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Le Marche: History and Cities

Le Marche: History and Cities | Le Marche another Italy | Scoop.it

“Le Marche” region is part of Central Italy and offers a blend of northern atmosphere and southern charm. Sea, mountains and hilly rural landscapes dominate its geography and these three aspects have shaped the temperament of its population.

Author Guido Piovene, in his book Viaggio in Italia (1957), defined “Le Marche” as being Italy in one region: “if one had to decide which Italian landscape was the most typical, one would have to choose the Marche… Italy, with its range of landscapes, is a distillation of the world; the Marche is a distillation of Italy.” Giosué Carducci, Nobel Prize Winner and one of the great poets of 19th century Italy, described “Le Marche” in these terms: “This land blessed by God is full of beauty, variety, liberty, with protecting mountains slowly lowering towards the sea, an embracing sea, with greeting, rising hills and shining valleys.” [...]

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Barocci: Brilliance and Grace. Reviewed by Piers Baker-Bates

Barocci: Brilliance and Grace. Reviewed by Piers Baker-Bates | Le Marche another Italy | Scoop.it

Barocci: Brilliance and Grace is one of the most stimulating and well curated exhibitions to be held in London in recent years. There is in fact a relative wealth of religious art exhibitions in London currently, the equally excellent Murillo & Justino de Neve: the art of friendship is on show at the Dulwich Picture Gallery. Taken together, these exhibitions offer a perspective on early modern religious art that in unusual in England. Furthermore, like the earlier Sacred Made Realexhibition, Barocci has proved a sleeper success and, while visitors are not queuing around the block as they were forLeonardo, the public is coming in a steady stream to view this previously most neglected of artists. Symptomatic of this is that only one of Barocci’s paintings, the Madonna del Gatto, is in an English collection (in the National Gallery itself) and, as the catalogue makes clear, has frequently been treated with disdain.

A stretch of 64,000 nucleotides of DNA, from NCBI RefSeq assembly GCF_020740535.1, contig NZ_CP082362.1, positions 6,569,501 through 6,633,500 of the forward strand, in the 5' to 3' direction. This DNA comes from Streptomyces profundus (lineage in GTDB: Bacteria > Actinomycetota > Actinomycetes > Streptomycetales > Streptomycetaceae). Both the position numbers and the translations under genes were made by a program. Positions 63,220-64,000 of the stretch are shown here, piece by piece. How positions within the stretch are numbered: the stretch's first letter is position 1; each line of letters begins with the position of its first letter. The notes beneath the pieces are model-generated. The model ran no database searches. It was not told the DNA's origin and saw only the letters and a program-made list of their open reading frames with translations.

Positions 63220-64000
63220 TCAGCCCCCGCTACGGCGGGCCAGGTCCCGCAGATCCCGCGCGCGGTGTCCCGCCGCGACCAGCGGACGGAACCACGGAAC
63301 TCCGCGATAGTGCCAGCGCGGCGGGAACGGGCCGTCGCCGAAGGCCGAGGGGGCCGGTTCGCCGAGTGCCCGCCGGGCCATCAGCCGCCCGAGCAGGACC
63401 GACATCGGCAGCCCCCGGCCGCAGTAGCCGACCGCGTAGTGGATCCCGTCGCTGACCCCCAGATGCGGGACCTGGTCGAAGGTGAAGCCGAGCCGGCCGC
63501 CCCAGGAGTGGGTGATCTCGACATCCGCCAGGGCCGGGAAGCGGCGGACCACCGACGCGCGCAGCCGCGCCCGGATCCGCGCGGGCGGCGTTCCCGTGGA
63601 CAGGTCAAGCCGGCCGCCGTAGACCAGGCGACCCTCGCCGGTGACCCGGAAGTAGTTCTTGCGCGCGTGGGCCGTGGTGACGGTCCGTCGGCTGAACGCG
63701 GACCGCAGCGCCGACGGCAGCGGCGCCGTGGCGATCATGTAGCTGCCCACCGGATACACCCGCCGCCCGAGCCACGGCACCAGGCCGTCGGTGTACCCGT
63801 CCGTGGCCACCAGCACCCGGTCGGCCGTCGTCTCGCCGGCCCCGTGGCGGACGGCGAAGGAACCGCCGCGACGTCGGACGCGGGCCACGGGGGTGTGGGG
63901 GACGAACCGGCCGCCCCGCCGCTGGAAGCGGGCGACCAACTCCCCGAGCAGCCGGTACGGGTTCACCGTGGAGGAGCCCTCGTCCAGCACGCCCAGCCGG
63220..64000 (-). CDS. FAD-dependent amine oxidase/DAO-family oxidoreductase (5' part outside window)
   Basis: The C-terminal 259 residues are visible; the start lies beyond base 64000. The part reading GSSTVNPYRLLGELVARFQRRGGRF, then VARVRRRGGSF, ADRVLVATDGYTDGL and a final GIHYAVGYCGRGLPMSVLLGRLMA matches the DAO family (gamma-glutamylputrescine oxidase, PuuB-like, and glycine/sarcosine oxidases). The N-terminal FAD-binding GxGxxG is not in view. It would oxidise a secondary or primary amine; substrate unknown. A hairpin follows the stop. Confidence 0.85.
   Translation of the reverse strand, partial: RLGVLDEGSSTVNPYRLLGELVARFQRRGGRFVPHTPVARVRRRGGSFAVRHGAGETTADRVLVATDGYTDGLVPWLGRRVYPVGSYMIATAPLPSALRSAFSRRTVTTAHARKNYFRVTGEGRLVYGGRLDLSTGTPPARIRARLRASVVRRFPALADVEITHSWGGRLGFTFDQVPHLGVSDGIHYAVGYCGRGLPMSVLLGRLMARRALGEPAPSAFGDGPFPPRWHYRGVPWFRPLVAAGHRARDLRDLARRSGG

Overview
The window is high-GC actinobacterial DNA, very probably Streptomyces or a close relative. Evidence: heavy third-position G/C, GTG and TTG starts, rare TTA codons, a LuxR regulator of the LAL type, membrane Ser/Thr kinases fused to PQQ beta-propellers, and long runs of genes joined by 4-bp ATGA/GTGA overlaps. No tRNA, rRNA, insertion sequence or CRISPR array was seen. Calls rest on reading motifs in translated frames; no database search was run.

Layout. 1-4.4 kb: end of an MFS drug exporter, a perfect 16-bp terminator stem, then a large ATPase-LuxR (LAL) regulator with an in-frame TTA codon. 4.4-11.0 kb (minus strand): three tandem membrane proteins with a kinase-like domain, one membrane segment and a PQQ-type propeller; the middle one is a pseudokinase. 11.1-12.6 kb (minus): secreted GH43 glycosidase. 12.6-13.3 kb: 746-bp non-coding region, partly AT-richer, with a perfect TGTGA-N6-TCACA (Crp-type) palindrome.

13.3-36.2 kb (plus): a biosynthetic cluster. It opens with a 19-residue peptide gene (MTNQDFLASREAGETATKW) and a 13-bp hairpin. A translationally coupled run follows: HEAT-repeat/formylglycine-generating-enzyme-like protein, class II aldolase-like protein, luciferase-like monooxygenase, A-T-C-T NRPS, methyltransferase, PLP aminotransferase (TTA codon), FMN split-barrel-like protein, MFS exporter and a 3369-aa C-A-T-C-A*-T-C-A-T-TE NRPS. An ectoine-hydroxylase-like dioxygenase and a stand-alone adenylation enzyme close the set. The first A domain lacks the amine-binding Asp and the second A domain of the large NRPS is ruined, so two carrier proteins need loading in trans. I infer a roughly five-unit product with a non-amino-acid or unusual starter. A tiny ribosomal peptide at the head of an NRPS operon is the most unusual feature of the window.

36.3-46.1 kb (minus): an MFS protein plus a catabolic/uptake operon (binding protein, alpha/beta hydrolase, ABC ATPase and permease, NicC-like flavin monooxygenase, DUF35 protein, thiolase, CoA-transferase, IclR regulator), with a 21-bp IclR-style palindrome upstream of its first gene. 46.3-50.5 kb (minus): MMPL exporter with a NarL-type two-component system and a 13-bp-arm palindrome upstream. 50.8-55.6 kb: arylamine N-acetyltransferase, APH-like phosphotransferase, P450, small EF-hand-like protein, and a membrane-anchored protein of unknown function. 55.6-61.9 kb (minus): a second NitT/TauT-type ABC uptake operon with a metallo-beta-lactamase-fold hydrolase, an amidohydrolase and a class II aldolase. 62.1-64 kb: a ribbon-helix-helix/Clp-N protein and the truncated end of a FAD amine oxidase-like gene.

Mariano Pallottini's insight:

Photo: Federico Barocci, 'Last Supper', 1590-9. Chapel of the Santissimo Sacramento, Cathedral, Urbino.

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il Gelso - renovating a "rustico" in Le Marche: a big update

il Gelso - renovating a "rustico" in Le Marche: a big update | Le Marche another Italy | Scoop.it

Wednesday evening, 1st of May, a public holiday here. Here, very sensibly, they take their holidays very seriously.

We were sitting outside the local bar listening to a live band playing covers of Johnny Cash and Jefferson Airplane and other incongruities, while the sun set on a sweltering Labour Day Holiday. There was quite a crowd, young and old(er), many having just returned from a day on the beach. They were smoking, drinking, eating pizza and porchetta; these latter being sold from a van set up by a nearby hotel and the quality was excellent. But mostly people were strolling and chatting and the band went largely ignored, pity, because they were rather good.

We have been here nearly eighteen months and know many of the locals, some only by sight, but that doesn't deter any one of them from approaching us to ask whether our house is finished yet, and they all do, and our answer is well practised, "No, not yet, but soon, in two weeks we hope." This news is greeted with hearty congratulations. "Yes", we go on to say, "there are only a few outstanding jobs, we are awaiting the electricity company, the plumber, the electrician and the carpenter to complete them." This information is followed by tight-lipped, knowing smiles, and the congratulations quickly turn to variations on "Good Luck!" What they don't know, and we don't dare say outright, even to ourselves, is that water or not, electricity or not, whatever or not, all our worldly goods are arriving from England in 2 weeks and we are moving in, whatever. Thus the optimistic quote above, which roughly translates as: "And one by one I left them behind me. Geometry! A job done to perfection." [...]

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Taste your olive oil like a pro

Taste your olive oil like a pro | Le Marche another Italy | Scoop.it